Denying the cross for me would be like denying my drunken debaucherous past. Denying the cross for us as a society and world would be like denying all the human horrors of barbarity that litter our past and present. Accepting the cross as a political but not spiritual fact and then denying the resurrection—that for me sounds hopeless, like utter defeat. As magical as a literal cross and resurrection with theological justification for both may appear to many modern minds, for a Christian, I find faith and comfort there, and I find the downgraded theories I encounter in the likes of Borg and Spong as somehow fake.
At once too sensational and too sanitized, too supernatural and too sedated, like processed meat at the supermarket that we’ll never know came from an animal that bled and an animal that died. It’s not wrong to wonder how God allowed or required Jesus to die, nor wrong to suggest that the political motives underpinning the parlay between imperial power and inspired powerlessness influenced the mode of execution or example made of this unlikely messiah.
It’s not wrong to probe this profound story both philosophically and historically or to confront it with the fullness of our God-given doubt and skepticism. But at the end, I prefer to embrace the full robust drama and complete cosmic audacity of Christianity, and some aspects of the liberal alternatives strike me as a watered-down unwelcome detour. Sure, I am sober from alcohol today, but I am not about to start drinking decaf coffee or embrace a decaf Christianity, a bloodless cross without its bloody core.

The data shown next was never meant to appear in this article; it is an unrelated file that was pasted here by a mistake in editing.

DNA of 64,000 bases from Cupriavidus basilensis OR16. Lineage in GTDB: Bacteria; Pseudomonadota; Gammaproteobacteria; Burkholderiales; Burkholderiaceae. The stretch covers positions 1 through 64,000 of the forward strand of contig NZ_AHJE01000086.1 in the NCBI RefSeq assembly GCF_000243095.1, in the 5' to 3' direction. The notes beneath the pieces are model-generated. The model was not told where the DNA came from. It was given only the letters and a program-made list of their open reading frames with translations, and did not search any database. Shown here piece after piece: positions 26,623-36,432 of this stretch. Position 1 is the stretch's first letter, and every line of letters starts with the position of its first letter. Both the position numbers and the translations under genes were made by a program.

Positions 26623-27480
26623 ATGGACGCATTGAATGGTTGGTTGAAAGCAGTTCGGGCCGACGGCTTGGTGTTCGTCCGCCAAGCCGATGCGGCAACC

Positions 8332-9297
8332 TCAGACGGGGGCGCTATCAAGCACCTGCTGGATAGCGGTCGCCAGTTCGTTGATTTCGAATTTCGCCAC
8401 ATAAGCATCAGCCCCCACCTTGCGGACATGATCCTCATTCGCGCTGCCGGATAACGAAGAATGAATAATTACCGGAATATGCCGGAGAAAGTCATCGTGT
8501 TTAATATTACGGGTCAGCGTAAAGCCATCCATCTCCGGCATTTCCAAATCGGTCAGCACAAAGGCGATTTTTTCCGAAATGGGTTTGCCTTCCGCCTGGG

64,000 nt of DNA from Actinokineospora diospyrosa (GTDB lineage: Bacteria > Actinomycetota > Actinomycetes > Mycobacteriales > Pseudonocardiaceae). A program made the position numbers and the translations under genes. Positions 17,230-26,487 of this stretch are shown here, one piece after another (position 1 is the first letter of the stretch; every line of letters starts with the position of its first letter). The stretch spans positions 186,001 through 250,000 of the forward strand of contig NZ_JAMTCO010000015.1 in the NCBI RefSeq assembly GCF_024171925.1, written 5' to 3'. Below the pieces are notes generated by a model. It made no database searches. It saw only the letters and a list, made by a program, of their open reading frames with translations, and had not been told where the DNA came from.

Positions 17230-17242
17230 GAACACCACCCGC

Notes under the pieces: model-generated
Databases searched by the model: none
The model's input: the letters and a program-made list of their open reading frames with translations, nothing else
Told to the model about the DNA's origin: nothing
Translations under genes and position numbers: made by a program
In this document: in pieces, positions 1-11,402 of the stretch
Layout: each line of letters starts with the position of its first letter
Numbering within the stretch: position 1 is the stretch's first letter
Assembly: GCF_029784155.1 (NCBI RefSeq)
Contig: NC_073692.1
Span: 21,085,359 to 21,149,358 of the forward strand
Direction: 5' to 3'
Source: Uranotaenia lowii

To suggest that blood is unnecessary or imply that death is optional—why? How squeamish we are about an embodied savior, a bodily God, a human light & logos because as man his death is not so much required or accidental but inevitable, as all death is, even as compost, even as food, death as one of those most essential ingredients to life.
Those liquor stores don’t sell “Wine and Spirits” by accident. The noted psychologist Carl Jung wrote the founder of Alcoholics Anonymous Bill Wilson a letter in 1961 that contained the following premise, “You see, ‘alcohol’ in Latin is ‘spiritus’ and you use the same word for the highest religious experience as well as for the most depraving poison.”
Perhaps all this helps explain why my theology is surprisingly ‘conservative’ when it comes to sin and the atonement. As a practicing alcoholic, I sought deeper doses of depravity as though drugged-out decadence for its own sake was delight and not dirt. As a practicing alcoholic, sins could not be sinful enough, bottoms could not be low enough, and many bottoms had trap doors.
As a recovering alcoholic, I need a most powerful elixir to transform my reality. I have found the blood of Jesus—on the cross and as grape juice in a communion chalice—to be just that potion required. And I have also experienced recovery—not just my own sobriety but the fellowship with others in recovery—as resurrection. I feel truly born again. And for that, I give thanks and credit not to an abstract concept of an ethereal out-there God, but to a God with a body down-here, a body that hung on a cross and rose from the dead as a radical testimony of hope, hope for everyone, for victims of war and racism and addiction and more. Hope for a world without end. Amen.